Kitchen Ideas for Aging in Place

With more of the Baby Boomer generation aging, the concept of aging in place has become more prominent. Modifications in living spaces make it possible for seniors who might otherwise move to assisted living facilities to remain independent and in their own homes. One of the most important spaces to consider when planning spaces for aging seniors is the kitchen.  The following five aging in place kitchen design ideas help make it possible for seniors to remain in their homes for as long as possible.

Incorporate Rounded Edges

Sharp edges on countertops, tables, and other kitchen surfaces can produce painful bruises and even puncture wounds when you bump into them. Opt for rounded corners on kitchen surfaces to reduce the risk of such injuries.

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Opt for a Shallow Sink

Huge sinks can be handy for draining pasta, and represent a source of strain for aging arms. Opt for a shallow sink of 6 or 8 inches deep to make it easier to rinse vegetables and wash dishes.

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Think Drawers, Not Doors

Large, wide drawers allow pots, pans, and small appliances to be stored where they are easily accessible, rather than hidden behind other items in a pantry.  Drawers at least 30 inches wide allow for ample storage for even the largest pots and pans.

Reduce Slip and Trip Floor Hazards

Falls represent one of the biggest hazards for seniors. Once a senior has fallen once, it is more likely for future falls to occur – each more debilitating than the last. Replace slippery laminate floors and area rugs with textured materials such as porcelain tile. As a bonus, porcelain tile is also easily cleaned and maintained.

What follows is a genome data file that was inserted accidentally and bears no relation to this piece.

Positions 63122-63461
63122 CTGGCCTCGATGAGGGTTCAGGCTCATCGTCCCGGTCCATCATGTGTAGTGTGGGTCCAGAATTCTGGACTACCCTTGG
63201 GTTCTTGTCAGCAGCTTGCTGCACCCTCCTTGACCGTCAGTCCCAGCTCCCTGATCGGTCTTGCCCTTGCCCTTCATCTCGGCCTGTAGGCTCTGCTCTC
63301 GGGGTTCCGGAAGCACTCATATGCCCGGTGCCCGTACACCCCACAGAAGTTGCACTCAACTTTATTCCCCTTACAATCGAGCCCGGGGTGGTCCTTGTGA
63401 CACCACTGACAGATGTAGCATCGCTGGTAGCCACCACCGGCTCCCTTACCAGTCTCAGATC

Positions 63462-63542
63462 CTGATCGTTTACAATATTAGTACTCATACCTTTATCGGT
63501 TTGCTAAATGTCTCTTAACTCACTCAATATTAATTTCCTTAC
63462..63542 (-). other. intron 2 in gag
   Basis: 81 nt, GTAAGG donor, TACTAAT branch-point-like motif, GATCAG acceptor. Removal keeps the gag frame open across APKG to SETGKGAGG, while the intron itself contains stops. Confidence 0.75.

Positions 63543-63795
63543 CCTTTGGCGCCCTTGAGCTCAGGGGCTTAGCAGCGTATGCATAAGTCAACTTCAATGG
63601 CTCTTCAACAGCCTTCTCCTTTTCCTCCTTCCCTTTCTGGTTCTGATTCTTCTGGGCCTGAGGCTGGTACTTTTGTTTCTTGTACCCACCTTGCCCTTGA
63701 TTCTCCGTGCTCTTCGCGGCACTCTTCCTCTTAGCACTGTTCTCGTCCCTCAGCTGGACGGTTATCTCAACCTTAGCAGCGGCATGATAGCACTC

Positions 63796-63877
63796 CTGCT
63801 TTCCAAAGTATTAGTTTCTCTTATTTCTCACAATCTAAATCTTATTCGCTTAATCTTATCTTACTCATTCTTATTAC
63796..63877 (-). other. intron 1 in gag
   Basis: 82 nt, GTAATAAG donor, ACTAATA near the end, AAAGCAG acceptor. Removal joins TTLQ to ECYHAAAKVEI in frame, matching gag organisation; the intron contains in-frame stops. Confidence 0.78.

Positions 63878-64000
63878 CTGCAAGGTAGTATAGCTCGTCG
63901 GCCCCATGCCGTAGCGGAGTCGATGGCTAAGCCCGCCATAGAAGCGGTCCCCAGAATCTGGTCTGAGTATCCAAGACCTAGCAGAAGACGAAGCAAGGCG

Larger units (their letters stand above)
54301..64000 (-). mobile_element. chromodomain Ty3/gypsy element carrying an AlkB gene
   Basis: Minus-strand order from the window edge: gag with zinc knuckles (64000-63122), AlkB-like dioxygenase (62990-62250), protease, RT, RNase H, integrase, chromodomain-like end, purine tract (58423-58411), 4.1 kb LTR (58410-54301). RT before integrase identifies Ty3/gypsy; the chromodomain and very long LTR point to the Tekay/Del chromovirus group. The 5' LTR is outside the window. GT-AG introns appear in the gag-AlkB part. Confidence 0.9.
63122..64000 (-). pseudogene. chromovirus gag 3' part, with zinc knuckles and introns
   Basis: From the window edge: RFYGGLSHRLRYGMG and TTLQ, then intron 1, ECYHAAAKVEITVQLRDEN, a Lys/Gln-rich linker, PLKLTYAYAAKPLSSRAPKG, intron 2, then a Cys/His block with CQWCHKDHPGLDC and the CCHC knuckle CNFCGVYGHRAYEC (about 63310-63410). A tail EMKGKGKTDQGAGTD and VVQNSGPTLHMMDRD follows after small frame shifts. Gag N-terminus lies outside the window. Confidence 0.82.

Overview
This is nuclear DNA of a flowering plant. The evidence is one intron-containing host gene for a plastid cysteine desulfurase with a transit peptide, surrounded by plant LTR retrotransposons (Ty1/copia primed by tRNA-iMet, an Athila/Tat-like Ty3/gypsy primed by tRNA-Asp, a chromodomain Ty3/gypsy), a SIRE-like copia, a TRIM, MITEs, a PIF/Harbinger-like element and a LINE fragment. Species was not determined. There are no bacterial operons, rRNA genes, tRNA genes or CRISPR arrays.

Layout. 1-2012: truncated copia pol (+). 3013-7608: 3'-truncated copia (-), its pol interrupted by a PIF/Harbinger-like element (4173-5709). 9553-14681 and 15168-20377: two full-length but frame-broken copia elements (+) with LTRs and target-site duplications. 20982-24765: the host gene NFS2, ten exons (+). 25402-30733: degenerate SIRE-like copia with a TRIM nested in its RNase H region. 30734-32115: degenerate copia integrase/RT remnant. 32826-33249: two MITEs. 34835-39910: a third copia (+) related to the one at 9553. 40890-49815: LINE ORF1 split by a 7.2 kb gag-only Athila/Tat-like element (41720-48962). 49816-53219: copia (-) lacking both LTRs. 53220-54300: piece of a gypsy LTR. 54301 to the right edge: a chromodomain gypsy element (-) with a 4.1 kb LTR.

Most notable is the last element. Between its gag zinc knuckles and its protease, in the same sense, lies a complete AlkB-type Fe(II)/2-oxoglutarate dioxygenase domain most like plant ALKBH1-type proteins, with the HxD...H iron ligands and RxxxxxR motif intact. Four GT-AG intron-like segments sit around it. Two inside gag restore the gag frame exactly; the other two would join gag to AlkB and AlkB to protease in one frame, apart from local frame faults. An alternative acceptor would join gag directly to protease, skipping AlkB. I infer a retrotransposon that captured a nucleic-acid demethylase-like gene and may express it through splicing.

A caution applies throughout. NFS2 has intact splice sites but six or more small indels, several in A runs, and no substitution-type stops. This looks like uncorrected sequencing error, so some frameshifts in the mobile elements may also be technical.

Widen Passageways

Many seniors suffer from limited mobility, requiring a walker, scooter, or a wheelchair to get around. ADA guidelines call for at least 60 inches of clearance between cabinets and appliances in U-shaped kitchens, and a minimum of 40 inches of clearance in galley-style kitchens.

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Tips for Creating a Peaceful Home

Your home is meant to be a place to decompress, to relax with family, and share time with friends. It’s natural to want your home to be a peaceful retreat. Following the five tips below can help ensure that your home is the restful enclave you desire.

Declutter and Organize

There’s no need for your home to look like a museum or an antiseptic hotel. But piles of junk and clutter scattered about detract from an atmosphere of calm. If your house is in complete disarray, start to organize one room at a time. Sell, donate, or discard items that you don’t use and invest in storage for the items you cannot live without. Once you’ve restored order, make a point of picking up after yourself whenever you leave a space.

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Eliminate Negative Vibes

If you’re holding on to a piece of furniture or accent item you hate because it was expensive or because someone gave it to you, it’s time to rethink that decision. Eliminate negative vibes and replace them with a positive atmosphere by getting rid of pieces associated with things you don’t enjoy. Replace them with items in colors and fabrics that you love.

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Incorporate Natural Elements

The clean, modern look can be striking, but it can also be stark and sterile. Incorporating natural elements, such as wood furniture and fabrics, can make your home less institutional. Living plants also bring life to your home while helping clean the air.

Create Designated Electronics Zones

Whether you’re an audiophile, an avid gamer, or you work from home, your electronics represent a significant aspect of your life. That doesn’t mean your entire home should look like a recording studio. Set aside one or more designated areas for your electronics, and keep the rest of your home reasonably free of cords, monitors, and other tech elements.

Circulate Fresh Air

Breathing stale, stagnant indoor air all day is a recipe for fatigue and a general feeling of unwellness. Open your windows, if possible, and let fresh air into the house for at least a few minutes every day. You’ll feel better and your home will smell fresher.

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Tricks to Brighten up a Dark Room

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Many rooms are naturally bathed in abundant light, but others are not. But even a dim or dark room can be lightened up. Employing any or all of the five tips listed below can help overcome the challenge of brightening a dark or dim room.

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Go White and Bright